No place to hide: Russia’s assault and sniper rifles can shoot through walls

Lobaev Arms
The country’s special forces are equipped with a series of powerful guns, many of which are shrouded in secrecy.


The ShAK-12 large-calibre assault rifle, which fires one of the world's most powerful rounds - 12.7 x 55 mm - was developed for sub-units of the Federal Security Service's (FSB's) Spetsnaz special forces in 2017.

According to its developers, the weapon was designed for close  quarter combat in urban environments and can pierce even the most heavily armor-clad enemy, not to mention brick walls. The rounds have a “stopping effect” and are most effective at short distances in close combat.

In simple terms, an ordinary ShAK-12 cartridge will be effective at a distance of up to 100 meters. Moreover, the rifle can be loaded with armor-piercing rounds that can effectively hit targets at distances of up to 300 meters.

The automatic rifle has a bullpup layout (the magazine is located under the buttstock behind the trigger), which allows the weapon to be operated with greater ease in confined spaces.

The magazine holds 10 or 20 cartridges. A fire mode selector is positioned at the rear behind the magazine.

To reduce recoil the ShAK-12 is equipped with a two-chamber muzzle brake and a rubber recoil pad. The automatic rifle can also be fitted with a sound suppressor, under barrel grenade launcher, and various optical and collimator sights using Picatinny rails above and below.

DXL-3 sniper rifle

One of the few Russian weapons developed by a private company and dating back to 2010, it remains in service to this day with the Federal Protection Service, which is responsible for safeguarding the president and other senior state officials.

The rifle is made with high-strength aviation aluminium and is designed to function within a temperature range of -45 to +60  ℃.

The DXL-3 uses .338 calibre Lapua Magnum ammunition that allows the sniper to hit targets at a distance of 1,800 meters, which is not bad at all by today's combat standards.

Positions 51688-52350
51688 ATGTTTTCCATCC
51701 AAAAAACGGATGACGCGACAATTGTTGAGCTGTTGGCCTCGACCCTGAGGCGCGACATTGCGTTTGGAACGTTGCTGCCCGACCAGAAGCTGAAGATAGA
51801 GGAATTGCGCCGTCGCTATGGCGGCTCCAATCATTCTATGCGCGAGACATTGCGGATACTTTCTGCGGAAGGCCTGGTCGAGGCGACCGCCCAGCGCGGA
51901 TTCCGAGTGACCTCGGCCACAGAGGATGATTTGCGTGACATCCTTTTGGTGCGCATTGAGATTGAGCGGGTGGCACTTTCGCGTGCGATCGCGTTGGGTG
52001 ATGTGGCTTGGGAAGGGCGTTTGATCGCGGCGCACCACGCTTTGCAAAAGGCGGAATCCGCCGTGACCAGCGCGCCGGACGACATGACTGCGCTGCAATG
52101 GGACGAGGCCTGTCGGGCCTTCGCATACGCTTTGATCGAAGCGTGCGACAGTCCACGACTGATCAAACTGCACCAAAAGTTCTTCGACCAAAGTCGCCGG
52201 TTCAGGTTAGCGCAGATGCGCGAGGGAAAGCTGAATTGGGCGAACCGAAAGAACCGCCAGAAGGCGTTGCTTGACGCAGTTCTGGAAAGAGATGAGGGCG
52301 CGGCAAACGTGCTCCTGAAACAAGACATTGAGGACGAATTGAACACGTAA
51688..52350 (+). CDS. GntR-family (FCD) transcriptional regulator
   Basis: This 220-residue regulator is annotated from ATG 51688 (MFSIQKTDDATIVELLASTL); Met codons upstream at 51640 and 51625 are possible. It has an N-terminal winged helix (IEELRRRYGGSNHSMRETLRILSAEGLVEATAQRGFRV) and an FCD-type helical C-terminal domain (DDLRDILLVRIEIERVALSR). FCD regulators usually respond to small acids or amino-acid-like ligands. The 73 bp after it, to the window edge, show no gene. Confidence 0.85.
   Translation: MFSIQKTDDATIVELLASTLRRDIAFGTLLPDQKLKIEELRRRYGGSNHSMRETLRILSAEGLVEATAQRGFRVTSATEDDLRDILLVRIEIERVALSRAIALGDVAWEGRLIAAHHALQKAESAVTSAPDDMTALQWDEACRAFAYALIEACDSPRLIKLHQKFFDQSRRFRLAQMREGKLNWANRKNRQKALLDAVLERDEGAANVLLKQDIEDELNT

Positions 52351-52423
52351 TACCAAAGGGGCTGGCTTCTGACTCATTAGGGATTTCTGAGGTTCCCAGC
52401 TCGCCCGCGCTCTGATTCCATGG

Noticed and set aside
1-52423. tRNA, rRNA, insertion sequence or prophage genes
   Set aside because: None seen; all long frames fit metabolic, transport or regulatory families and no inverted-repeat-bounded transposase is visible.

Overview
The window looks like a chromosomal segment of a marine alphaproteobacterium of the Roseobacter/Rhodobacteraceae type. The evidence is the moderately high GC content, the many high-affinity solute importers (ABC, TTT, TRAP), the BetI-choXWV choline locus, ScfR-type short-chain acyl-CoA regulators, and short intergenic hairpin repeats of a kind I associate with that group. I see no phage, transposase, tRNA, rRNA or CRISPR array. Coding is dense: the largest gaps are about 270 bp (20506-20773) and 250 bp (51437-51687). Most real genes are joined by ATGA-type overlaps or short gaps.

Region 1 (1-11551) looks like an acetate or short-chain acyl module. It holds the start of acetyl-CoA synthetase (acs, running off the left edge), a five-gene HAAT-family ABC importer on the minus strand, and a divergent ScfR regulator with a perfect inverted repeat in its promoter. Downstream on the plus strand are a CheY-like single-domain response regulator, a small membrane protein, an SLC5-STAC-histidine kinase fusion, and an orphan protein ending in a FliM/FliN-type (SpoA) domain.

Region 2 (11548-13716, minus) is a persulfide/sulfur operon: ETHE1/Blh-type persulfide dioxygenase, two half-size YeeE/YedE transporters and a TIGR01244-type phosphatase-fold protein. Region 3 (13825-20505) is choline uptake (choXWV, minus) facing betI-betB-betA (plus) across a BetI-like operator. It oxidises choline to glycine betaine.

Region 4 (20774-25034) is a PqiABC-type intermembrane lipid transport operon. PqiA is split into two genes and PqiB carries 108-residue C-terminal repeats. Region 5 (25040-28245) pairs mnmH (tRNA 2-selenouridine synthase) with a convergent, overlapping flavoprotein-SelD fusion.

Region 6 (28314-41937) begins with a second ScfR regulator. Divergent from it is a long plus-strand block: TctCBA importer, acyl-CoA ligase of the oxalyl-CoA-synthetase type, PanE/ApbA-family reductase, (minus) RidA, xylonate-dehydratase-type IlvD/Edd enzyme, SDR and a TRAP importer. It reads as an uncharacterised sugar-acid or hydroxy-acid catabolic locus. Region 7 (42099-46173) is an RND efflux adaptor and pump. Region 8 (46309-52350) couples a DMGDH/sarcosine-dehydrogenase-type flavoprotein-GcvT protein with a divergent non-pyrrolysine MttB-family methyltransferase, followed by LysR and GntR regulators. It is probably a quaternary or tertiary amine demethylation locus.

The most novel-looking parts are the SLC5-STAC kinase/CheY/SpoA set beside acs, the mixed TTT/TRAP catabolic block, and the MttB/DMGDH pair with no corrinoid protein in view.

While developing the rifle, its creators managed to resolve a key issue of the .338 Lapua Magnum. Cases of detached retinas caused by the .338 LM’s recoil had been reported, not to mention bruising to the shoulder, and aching shoulder-joints. Lobaev Arms designers succeeded in sorting out these issues - they reduced the rifle's recoil while at the same time increasing its precision, and made it easier for users to fire a crucial single shot in combat conditions.

According to the designers, the rifle can be used by sub-units operating both in urban environments and in rugged natural terrain.


One of the first assault rifles that was developed to replace the army's obsolescent AK-74 - the Nikonov AN-94 Abakan - first appeared in Russia in the mid-1990s.

The rifle was designed to take the most commonplace Russian cartridge - the 5.45 x 39 mm - and to remedy the AK-74's key shortcoming - its poor firing precision.

The designers succeeded in making a series-produced weapon based on the principle of shifted blowback pulse during firing. In simple terms, after firing, recoil is felt only after the first two shots. This means that "muzzle rise" occurs only after these two rounds leave the barrel and when the third is in the cartridge chamber. Because of this feature the rifle acquired a two-shot burst function and came to be loved by Russian special forces sub-units.

But the AN-94 proved to be somewhat tricky in operation and servicing, and was unsuited to the role of a general-issue weapon in the hands of untrained or low-skilled conscripts, so the Defense Ministry confined itself to the procurement of small batches for special forces sub-units.

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